*Watch the video of the first segment of this interview above and click on the links below to watch the rest of the videos in the series.
Sarah Snell Cooke: Hello. This is Sarah Snell Cooke, editor-in-chief of Credit Union Times. I'm here in CUNA's Washington headquarters with new CUNA CEO Bill Cheney---not so new-here for his 100 days interview. Welcome, Bill.
Bill Cheney: Good morning.
SSC: So now you're 100 days in. What changes have you begun to make at CUNA, and what's your top priority internally?
BC: Well, the first 100 days have really been focused primarily on a smooth transition. Dan Mica has been here for 14 years and while he's with us until the end of the year, he's definitely in a part-time mode now. He's been great in terms of leadership during the transition and introducing me to the people that I need to know here in Washington, but he's moved on, in a sense, focusing on the rest of his life, and I've been focusing on a smooth transition, making sure that, as I said, I meet all the right people here, and they understand that we're not going to miss a beat, and we're going to continue to focus on creating the best possible environment for credit unions. So there haven't been a lot of changes. I mean, we do have plans to make changes to, again, create this better operating environment, but the focus has really been on transition, not on change.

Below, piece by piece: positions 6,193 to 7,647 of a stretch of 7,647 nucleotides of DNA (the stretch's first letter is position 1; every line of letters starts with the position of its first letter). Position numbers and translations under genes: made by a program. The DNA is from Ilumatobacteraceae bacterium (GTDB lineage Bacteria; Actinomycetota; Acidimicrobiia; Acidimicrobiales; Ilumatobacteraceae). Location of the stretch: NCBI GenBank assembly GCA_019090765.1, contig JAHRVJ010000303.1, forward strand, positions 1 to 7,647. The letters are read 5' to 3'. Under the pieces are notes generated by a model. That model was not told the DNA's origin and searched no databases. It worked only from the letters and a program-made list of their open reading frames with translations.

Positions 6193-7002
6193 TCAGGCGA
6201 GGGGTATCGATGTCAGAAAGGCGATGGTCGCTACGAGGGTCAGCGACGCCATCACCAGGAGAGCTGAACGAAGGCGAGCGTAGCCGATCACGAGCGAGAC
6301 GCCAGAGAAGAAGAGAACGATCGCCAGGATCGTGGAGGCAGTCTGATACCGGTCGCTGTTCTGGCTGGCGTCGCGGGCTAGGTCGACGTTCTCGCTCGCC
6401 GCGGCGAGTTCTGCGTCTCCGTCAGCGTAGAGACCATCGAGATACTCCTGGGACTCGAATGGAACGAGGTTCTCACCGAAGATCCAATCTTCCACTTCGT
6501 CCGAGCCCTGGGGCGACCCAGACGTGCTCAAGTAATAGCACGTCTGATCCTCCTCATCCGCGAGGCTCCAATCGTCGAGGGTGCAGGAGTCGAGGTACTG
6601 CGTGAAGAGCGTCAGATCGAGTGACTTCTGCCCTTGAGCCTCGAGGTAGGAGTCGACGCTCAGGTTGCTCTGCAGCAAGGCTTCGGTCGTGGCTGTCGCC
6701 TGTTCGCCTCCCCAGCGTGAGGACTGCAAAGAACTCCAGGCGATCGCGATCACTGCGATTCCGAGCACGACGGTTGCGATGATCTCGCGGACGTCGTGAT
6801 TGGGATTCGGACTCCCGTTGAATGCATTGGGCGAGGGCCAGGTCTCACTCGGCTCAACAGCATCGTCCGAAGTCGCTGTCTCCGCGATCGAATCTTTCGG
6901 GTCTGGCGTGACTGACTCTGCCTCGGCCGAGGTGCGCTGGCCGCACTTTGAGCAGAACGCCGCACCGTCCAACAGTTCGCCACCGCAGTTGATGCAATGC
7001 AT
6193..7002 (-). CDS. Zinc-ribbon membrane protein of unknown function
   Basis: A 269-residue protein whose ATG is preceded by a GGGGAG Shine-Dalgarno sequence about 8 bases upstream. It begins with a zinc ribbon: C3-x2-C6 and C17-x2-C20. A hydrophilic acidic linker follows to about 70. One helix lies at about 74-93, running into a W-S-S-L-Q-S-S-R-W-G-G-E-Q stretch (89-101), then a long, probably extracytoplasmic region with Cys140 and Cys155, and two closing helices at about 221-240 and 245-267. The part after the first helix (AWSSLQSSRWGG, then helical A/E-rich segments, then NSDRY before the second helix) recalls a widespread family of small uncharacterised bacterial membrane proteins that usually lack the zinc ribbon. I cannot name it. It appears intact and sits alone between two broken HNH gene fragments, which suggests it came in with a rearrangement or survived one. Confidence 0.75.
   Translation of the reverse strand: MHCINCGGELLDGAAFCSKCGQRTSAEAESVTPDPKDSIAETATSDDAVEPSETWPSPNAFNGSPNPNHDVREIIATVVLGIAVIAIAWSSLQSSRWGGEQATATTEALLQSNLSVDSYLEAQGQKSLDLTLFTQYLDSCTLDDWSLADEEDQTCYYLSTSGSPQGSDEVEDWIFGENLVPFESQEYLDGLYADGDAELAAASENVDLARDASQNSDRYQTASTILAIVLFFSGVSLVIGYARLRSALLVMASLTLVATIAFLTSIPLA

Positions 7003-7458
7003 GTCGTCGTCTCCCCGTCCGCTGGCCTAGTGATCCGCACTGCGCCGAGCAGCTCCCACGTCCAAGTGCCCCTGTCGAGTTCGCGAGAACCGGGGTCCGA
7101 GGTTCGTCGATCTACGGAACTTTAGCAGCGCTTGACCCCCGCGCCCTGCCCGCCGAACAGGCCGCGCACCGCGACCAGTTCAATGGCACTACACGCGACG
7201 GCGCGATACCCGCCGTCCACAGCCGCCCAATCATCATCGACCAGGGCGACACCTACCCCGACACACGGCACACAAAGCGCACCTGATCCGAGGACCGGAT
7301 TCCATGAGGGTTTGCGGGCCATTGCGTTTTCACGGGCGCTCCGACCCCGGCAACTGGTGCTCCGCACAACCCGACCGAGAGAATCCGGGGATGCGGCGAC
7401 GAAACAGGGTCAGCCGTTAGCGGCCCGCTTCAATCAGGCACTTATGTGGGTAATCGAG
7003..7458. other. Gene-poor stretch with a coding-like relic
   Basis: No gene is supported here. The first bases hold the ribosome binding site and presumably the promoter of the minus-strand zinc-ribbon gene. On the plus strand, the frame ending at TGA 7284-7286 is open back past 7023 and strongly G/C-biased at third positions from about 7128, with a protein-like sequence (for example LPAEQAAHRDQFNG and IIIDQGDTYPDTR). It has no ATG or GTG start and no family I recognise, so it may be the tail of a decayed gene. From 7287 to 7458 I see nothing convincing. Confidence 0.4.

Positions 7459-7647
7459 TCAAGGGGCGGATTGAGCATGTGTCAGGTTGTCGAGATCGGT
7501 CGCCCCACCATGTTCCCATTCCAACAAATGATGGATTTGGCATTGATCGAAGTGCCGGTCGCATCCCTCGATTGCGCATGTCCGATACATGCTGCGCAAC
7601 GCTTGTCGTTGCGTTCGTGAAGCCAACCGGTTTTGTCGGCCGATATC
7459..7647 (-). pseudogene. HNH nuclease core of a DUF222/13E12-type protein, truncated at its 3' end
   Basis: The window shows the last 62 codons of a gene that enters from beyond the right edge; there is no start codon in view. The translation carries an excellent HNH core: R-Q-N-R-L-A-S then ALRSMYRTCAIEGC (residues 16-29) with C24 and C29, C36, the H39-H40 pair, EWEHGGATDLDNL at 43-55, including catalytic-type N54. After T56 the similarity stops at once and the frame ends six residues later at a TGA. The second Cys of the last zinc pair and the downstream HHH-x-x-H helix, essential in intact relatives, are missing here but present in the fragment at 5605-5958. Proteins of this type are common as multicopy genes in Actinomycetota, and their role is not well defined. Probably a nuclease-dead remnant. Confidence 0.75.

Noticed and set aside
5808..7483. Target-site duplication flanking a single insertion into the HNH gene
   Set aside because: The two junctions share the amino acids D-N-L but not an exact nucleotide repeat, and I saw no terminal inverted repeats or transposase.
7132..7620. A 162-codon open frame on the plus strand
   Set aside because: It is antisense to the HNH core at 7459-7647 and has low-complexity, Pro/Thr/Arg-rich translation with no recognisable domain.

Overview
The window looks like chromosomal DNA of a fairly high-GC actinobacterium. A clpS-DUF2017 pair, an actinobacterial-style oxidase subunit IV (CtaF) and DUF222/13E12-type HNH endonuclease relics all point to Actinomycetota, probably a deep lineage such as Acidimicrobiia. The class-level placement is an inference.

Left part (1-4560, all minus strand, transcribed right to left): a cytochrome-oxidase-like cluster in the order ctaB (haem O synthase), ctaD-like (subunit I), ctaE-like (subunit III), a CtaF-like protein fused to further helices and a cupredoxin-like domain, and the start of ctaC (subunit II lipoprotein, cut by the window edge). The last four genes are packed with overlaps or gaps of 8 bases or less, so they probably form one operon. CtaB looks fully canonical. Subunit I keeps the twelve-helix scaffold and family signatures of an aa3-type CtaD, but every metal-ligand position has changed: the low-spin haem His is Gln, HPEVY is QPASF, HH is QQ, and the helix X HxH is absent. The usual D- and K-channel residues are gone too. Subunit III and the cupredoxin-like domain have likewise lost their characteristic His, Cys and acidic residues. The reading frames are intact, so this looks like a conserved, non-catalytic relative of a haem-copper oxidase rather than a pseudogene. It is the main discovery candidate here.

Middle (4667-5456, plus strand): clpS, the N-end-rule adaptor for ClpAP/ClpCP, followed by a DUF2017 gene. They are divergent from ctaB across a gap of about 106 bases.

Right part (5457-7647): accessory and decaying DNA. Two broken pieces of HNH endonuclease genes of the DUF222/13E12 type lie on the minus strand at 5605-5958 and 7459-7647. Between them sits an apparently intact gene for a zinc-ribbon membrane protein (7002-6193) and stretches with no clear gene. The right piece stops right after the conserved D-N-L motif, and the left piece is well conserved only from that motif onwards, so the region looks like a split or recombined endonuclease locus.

SSC: You discussed increasing effectiveness at CUNA. Can you provide some details there?
BC: Sure, well, I think I've been pretty public in my comments that I think there's more we can do on the grassroots side. I've had a lot of discussions with our staff internally with the CUNA board and with leagues from all over the country through AACUL, the American Association of Credit Union Leagues. We've had a chance to get together a couple of times with their executive board, with their entire membership to talk about some of the things that have happened recently and what it means and how we can improve on that for the future. We've had some success this year, legislatively, in blocking things that could have been harmful to credit unions. We've had some success with CRA issues. We've had some success on credit-based interchange, and recently, though not this year, with cram-down and some other issues.